Bottom line: Breaking news banners were being abused by Fox, CNN and MSNBC long before MH370 went missing. It’s actually more the exception than the rule for any cable news broadcast not to lead each hour with a breaking news or alert banner, even if invariably its use isn’t remotely warranted. But most viewers are smarter than those who work inside the media bubble think, and therefore have been mentally trained to ignore all the perpetual swooshes and red alerts.
Meanwhile over at Fox, O’Reilly has kept plane coverage to a relative minimum, dedicating only 1-2 blocks (out of six) to the story (with the second block on periodic nights used to primarily mock the attention the story was receiving). An hour earlier on the Fox schedule, Greta Van Susteren (along with Megyn Kelly and Sean Hannity at 9 and 10 PM) has gone much heavier on plane coverage and has defended the decision to do so (albeit on her blog, Gretawire). But Greta’s philosophy is not surprising considering her career was launched primarily due to blanket coverage of O.J. trial when she was with CNN as a legal analyst in the early/mid 90s.
Oh, you think wall-to-wall on one story for weeks is something new? It’s been around for at least two decades, starting that night in Brentwood in June of 1994. For better or worse, 24/7 reporting of the Simpson circus blurred the lines between hard news and sensationalism forever.
Back to the future, the barbs are traded among the three cable networks more than ever, especially as Twitter users at the networks have no pesky executive producers or copy editors to deal with, allowing the likes of Chuck Todd or Sally Kohn to bypass approvals to attack whomever, whatever, whenever.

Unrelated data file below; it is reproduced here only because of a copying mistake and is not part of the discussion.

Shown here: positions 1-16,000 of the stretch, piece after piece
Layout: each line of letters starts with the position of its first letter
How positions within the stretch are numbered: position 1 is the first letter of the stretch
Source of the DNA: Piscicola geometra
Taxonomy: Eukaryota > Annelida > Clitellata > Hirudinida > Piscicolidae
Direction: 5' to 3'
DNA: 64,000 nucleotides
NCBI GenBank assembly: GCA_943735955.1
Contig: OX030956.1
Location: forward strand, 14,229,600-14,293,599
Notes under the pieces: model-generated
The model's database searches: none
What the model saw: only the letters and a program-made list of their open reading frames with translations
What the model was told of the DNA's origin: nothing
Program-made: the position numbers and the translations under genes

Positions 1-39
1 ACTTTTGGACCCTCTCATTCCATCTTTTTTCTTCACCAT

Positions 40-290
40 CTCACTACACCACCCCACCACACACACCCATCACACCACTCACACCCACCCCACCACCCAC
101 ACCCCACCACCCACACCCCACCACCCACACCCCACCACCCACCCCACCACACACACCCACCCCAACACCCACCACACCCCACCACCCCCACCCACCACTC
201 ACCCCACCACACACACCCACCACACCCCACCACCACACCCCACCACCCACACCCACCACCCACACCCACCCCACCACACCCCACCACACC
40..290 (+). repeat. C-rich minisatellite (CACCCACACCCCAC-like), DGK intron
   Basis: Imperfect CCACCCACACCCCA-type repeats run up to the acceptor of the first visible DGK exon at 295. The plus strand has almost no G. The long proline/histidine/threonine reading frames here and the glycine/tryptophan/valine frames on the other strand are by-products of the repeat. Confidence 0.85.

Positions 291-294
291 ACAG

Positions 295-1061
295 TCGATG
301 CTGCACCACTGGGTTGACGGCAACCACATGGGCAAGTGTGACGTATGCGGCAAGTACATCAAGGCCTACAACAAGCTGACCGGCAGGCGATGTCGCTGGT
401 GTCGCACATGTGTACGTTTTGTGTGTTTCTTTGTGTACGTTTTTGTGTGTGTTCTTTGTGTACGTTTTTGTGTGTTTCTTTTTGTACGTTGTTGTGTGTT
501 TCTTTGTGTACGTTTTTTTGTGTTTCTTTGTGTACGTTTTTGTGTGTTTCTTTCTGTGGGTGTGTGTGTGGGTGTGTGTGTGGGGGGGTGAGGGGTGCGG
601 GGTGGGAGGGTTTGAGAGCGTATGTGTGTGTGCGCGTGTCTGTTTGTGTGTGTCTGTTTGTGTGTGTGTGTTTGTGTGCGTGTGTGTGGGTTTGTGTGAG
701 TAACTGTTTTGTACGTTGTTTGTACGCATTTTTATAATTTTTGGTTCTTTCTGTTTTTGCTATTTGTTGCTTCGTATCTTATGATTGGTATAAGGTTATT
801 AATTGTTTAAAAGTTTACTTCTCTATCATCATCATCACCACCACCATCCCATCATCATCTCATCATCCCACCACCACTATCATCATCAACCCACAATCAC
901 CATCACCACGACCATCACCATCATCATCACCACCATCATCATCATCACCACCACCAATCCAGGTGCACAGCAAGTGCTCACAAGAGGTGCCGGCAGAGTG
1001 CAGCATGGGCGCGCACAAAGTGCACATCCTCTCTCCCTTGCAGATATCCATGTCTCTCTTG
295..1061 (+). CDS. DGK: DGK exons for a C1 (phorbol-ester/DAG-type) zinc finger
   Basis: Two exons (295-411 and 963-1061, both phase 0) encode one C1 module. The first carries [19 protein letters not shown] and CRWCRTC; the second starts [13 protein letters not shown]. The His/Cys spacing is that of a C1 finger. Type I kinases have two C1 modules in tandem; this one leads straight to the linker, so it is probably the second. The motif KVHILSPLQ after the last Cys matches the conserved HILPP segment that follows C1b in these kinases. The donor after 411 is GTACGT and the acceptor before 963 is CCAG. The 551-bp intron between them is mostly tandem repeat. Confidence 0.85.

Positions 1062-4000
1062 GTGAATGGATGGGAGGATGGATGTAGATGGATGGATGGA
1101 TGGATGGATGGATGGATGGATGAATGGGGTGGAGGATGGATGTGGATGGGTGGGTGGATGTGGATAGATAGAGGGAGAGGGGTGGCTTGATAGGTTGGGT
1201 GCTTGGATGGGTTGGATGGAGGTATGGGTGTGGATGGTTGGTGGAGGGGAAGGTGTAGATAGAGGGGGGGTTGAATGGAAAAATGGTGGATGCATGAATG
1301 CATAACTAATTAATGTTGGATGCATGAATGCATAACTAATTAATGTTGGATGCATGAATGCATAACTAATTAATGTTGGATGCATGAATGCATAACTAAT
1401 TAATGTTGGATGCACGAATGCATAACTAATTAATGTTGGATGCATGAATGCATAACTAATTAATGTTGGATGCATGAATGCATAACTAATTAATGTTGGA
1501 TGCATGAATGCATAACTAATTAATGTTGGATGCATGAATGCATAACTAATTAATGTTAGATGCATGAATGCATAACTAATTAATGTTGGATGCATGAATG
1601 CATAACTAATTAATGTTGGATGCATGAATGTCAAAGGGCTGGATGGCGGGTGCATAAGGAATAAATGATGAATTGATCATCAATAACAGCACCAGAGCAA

Moving forward, the wholesale coverage of stories like Flight MH370 would have been a much harder strategy for CNN to pull off 20 years ago. Remember, 1994 was a year when the internet didn’t really exist for regular folks at home. There was no Fox, no MSNBC. In other words, multiple platforms didn’t exist for those suffering from plane fatigue looking for other news to absorb.
However, in 2014, if you’re just soooo over the plane stuff and want something, anything else in terms of news, it’s all there right in your phone, pad, PC or Mac. “Other” news in varying degrees can also be found (sometimes) on Fox, MSNBC and AJAM (Al-Jazeera America). Broadcast options that weren’t available 20 years ago obviously are now, thereby allowing a network like CNN to go wall-to-wall on stories like (as illustrated last year) the Boston Bombings, Oklahoma tornadoes and Zimmerman trial.
Every time CNN goes this route, it gets flak from its competitors. But numbers are numbers, and the all-in strategy is hard to argue against when looking at the substantial ratings boost (crushing MSNBC and beating or running even with Fox in most timeslots) the network has enjoyed during these instances (along with the current boom around the plane coverage). The big test for the network now is holding on to viewers who have been stopping in the past 17 days.
The 777 story—believe it or not—will eventually go away. And when it does, slow news cycles end up depending heavily on compelling on-air talent (the kind that make a viewer care about a story they otherwise wouldn’t), and producers offering up gripping, unique content. Fox’s numbers–no matter what the circumstance–illustrate it has built a loyal audience that sticks around regardless of what’s hot and not. The jury is still out on whether CNN and MSNBC currently possess that ability.
Anchors…hosts…personalities…most can’t contain their appetites when it comes to eating their own.
Living in arguably the most competitive, most ego-driven, most cutthroat industry in the country can lead to such behavior.
And with the ability to throw Twitter punches from afar, combined with having over 100 hours of fresh content to fill on a weekly basis…
Well…don’t expect the cannibalism to cease anytime soon.
>>Follow Joe Concha on Twitter @ConchaMedia